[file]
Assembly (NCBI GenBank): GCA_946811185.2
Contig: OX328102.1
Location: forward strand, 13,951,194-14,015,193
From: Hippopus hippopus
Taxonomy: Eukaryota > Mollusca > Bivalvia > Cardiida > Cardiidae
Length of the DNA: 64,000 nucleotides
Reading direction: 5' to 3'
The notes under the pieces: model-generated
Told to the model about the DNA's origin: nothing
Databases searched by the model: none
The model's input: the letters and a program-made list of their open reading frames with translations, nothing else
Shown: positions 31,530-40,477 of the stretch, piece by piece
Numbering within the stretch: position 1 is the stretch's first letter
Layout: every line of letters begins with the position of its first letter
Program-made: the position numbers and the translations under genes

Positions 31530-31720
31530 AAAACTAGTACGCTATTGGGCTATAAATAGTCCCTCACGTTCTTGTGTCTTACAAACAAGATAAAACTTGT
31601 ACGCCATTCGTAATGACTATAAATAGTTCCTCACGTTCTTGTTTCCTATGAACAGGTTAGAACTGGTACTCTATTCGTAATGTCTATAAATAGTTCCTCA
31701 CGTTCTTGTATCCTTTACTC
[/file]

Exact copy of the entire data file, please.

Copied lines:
Assembly (NCBI GenBank): GCA_946811185.2
Contig: OX328102.1
Location: forward strand, 13,951,194-14,015,193
From: Hippopus hippopus
Taxonomy: Eukaryota > Mollusca > Bivalvia > Cardiida > Cardiidae
Length of the DNA: 64,000 nucleotides
Reading direction: 5' to 3'
The notes under the pieces: model-generated
Told to the model about the DNA's origin: nothing
Databases searched by the model: none
The model's input: the letters and a program-made list of their open reading frames with translations, nothing else
Shown: positions 31,530-40,477 of the stretch, piece by piece
Numbering within the stretch: position 1 is the stretch's first letter
Layout: every line of letters begins with the position of its first letter
Program-made: the position numbers and the translations under genes

Positions 31530-31720
31530 AAAACTAGTACGCTATTGGGCTATAAATAGTCCCTCACGTTCTTGTGTCTTACAAACAAGATAAAACTTGT
31601 ACGCCATTCGTAATGACTATAAATAGTTCCTCACGTTCTTGTTTCCTATGAACAGGTTAGAACTGGTACTCTATTCGTAATGTCTATAAATAGTTCCTCA
31701 CGTTCTTGTATCCTTTACTC